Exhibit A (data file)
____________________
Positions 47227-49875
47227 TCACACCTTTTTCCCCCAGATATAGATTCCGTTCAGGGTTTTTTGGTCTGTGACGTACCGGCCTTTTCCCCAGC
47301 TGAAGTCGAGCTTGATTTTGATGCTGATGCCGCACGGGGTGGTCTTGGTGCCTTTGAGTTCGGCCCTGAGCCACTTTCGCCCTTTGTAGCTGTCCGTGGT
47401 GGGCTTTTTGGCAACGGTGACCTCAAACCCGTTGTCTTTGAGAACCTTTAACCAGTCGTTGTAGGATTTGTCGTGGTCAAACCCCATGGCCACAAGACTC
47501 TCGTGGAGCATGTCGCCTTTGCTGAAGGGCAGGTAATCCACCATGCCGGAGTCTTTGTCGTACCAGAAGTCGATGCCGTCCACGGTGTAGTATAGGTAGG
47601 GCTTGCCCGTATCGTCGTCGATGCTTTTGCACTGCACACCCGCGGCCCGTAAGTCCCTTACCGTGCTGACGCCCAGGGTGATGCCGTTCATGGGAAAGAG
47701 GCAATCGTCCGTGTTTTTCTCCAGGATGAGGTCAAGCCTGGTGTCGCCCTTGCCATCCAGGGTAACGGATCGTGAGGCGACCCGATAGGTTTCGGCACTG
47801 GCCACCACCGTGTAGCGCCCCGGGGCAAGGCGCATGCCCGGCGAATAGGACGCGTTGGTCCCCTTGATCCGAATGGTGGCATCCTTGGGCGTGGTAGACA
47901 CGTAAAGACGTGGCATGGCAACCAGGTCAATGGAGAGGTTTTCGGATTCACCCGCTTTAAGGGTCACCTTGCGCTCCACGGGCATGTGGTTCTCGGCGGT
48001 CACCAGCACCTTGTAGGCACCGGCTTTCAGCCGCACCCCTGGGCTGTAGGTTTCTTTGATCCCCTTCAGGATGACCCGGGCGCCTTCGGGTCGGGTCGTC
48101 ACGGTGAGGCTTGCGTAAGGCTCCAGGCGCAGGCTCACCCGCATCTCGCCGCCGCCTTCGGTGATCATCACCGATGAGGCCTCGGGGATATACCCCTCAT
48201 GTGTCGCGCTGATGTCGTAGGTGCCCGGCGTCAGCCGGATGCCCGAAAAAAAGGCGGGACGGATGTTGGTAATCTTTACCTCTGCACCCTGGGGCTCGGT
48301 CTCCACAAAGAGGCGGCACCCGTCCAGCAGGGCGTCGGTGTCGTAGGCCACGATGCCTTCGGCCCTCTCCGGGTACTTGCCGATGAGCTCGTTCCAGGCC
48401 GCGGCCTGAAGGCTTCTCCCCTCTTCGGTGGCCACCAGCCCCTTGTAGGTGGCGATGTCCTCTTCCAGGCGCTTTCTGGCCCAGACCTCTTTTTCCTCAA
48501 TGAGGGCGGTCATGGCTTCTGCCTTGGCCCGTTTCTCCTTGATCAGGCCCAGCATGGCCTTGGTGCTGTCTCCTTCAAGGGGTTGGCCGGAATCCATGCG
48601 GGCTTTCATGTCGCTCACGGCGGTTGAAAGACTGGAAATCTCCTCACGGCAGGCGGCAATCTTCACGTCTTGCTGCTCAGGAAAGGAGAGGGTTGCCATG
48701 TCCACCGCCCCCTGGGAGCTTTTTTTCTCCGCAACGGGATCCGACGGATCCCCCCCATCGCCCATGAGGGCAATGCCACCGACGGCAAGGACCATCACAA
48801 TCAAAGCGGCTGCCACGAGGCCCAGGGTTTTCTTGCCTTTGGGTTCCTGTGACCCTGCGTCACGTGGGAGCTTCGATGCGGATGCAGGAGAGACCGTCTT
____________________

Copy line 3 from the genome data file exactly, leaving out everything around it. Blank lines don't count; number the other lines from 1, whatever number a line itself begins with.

47301 TGAAGTCGAGCTTGATTTTGATGCTGATGCCGCACGGGGTGGTCTTGGTGCCTTTGAGTTCGGCCCTGAGCCACTTTCGCCCTTTGTAGCTGTCCGTGGT